Laurel Halo – Chance Of Rain
Since her emergence in 2010, Laurel Halo’s music seems to have been torn between two modes. Her first EP, King Felix, explored a kind of vocal pop music with an accompanying electronic backdrop that saw her voice set among soaring electronic vistas that owed much to half-remembered ‘80s musical culture. Its follow up, Hour Logic, was something of an about turn, largely ditching the vocals for a collection of tracks that seemed like more of an attempt to engage with the dancefloor. The not entirely successful nature of these two experiments was somewhat resolved with the earnest vocal delivery and neon-spattered dub of her debut LP, Quarantine, but the EPs that bookended it have been resolutely club-focused. This push and pull has made it difficult to get a handle on what Halo’s grand plan is. Is she a pop artist trying to make club music, or is she even interested in the club at all?
Whatever her intentions, its unlikely that anyone could have foreseen Halo going from making Quarantine to Chance Of Rain. Halo’s recorded development seems to have mirrored her development as a live performer, the static nature of her earliest live performances giving way to something totally dynamic in more ways than one. When performing, she constantly moves from one side of her table of hardware to the other, with a music that grounds you to the spot, but not in the sense that her beats fall on you – rather her rhythms seem to intersect the space at 45 degree angles. It’s this approach that dominates Chance Of Rain, looking as much to Autechre and Aphex Twin as it does to any kind of the rough, impressionistic analogue dance music of many of her peers in the US synth underground.
However, despite the album’s almost complete lack of vocals, and occasionally cold mechanical throb, Chance Of Rain feels as deeply personal an album as Quarantine was before it. Its artwork is an illustration from the ‘70s done by Halo’s own father, and presents a bleakly comic image of death. Much like that image, its melancholic, monochrome nature of the image is something that largely seems reflected in the album’s monochrome palette, but unlike the current vogue for stark, functional techno, Halo’s productions are more playful in tone.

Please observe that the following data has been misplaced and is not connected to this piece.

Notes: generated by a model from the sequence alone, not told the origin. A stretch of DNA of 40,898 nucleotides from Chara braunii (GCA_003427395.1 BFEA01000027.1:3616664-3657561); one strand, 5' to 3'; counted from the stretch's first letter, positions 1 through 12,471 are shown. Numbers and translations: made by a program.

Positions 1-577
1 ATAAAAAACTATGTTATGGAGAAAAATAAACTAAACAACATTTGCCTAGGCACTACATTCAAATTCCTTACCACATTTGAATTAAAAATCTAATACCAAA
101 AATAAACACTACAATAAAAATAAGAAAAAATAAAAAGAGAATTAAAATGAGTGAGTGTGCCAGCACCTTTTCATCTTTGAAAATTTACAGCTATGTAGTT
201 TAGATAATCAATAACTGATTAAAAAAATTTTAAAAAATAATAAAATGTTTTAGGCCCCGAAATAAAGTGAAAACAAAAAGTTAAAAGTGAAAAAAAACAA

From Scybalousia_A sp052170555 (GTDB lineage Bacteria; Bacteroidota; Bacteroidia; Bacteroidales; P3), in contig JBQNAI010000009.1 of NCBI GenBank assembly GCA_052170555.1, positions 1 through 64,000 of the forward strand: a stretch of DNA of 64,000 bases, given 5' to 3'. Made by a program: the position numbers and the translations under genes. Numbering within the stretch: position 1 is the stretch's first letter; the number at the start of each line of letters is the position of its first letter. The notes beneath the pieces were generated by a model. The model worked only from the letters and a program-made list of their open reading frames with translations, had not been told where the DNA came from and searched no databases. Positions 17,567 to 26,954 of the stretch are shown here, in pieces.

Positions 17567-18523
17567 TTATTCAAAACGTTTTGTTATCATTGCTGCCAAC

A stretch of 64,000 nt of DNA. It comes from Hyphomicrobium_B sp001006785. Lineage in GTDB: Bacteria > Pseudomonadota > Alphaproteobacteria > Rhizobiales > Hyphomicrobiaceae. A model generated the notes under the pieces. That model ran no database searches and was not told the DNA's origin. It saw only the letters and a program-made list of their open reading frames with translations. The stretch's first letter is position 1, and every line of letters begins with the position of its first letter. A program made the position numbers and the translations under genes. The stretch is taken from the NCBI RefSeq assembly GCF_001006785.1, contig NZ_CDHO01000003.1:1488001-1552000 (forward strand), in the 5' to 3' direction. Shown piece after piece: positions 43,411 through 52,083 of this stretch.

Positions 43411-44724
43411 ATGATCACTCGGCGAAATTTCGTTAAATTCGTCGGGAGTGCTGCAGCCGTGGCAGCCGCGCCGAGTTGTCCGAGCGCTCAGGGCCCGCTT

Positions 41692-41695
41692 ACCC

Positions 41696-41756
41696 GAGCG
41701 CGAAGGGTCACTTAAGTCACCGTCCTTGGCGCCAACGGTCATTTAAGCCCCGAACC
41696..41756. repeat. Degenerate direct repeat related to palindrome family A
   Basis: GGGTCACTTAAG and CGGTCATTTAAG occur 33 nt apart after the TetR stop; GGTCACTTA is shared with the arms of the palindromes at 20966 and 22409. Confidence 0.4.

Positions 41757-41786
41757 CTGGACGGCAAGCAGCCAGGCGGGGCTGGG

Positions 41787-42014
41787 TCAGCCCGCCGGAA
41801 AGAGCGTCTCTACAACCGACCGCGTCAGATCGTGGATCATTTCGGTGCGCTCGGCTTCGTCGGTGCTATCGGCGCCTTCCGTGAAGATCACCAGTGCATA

After the plaintive jazz-influenced vignette “Dr. Echt”, which introduces the album with its cascading autumnal keys, the rhythms and bass of “Onerai” throb, clatter and hiss like a runaway model steam train, with disruptive piano clangs and rippling analogue waves that feel almost hand-rendered. The effect is both disorientating and invigorating, and Halo’s human touch is never far from the surface, especially in the emotionally complex array of melodies that seep through the cogs in her intricate machine. “Serendip” is even more dizzying. Multiple rhythms drift past each other at different speeds while a positively orchestral pad decays slowly in the background, while the speed at which “Chance Of Rain” floats by is anchored by dream-like chords.
“Still/Dromos”, where a throbbing bass pulse gives way to a gentle maelstrom of disembodied vocals and drizzling chords, feels like the full realization of what she tried to achieve on the Hour Logic EP, which now seems positively naïve in comparison. It feels as if the two elements Halo has always tried to incorporate but never quite gelled – the desire to create dancefloor music and evocative synthetic soundscapes with a human presence – have here finally coalesced into something more fully integrated.
The shift in tone from Quarantine may make Chance Of Rain a difficult album for some to approach, but it’s executed with such confidence that it’s impossible to find fault with it on almost any level. Where her earlier work could feel just tantalisingly short of complete greatness, Chance Of Rain hits the mark and then some. This finesse is perhaps nowhere more evident that on “Thrax” – one of the year’s most enjoyably chaotic pieces of dance music – where frantic hi-hats fall into a stuttering hurricane of broken kicks, rubber bass and discordant stabs. Halo obviously wants you to dance, but not with any degree of comfort – this is not music for feet, but for somewhere smacked right in the centre of a wildly contorting body.
1. Dr. Echt
4. Chance Of Rain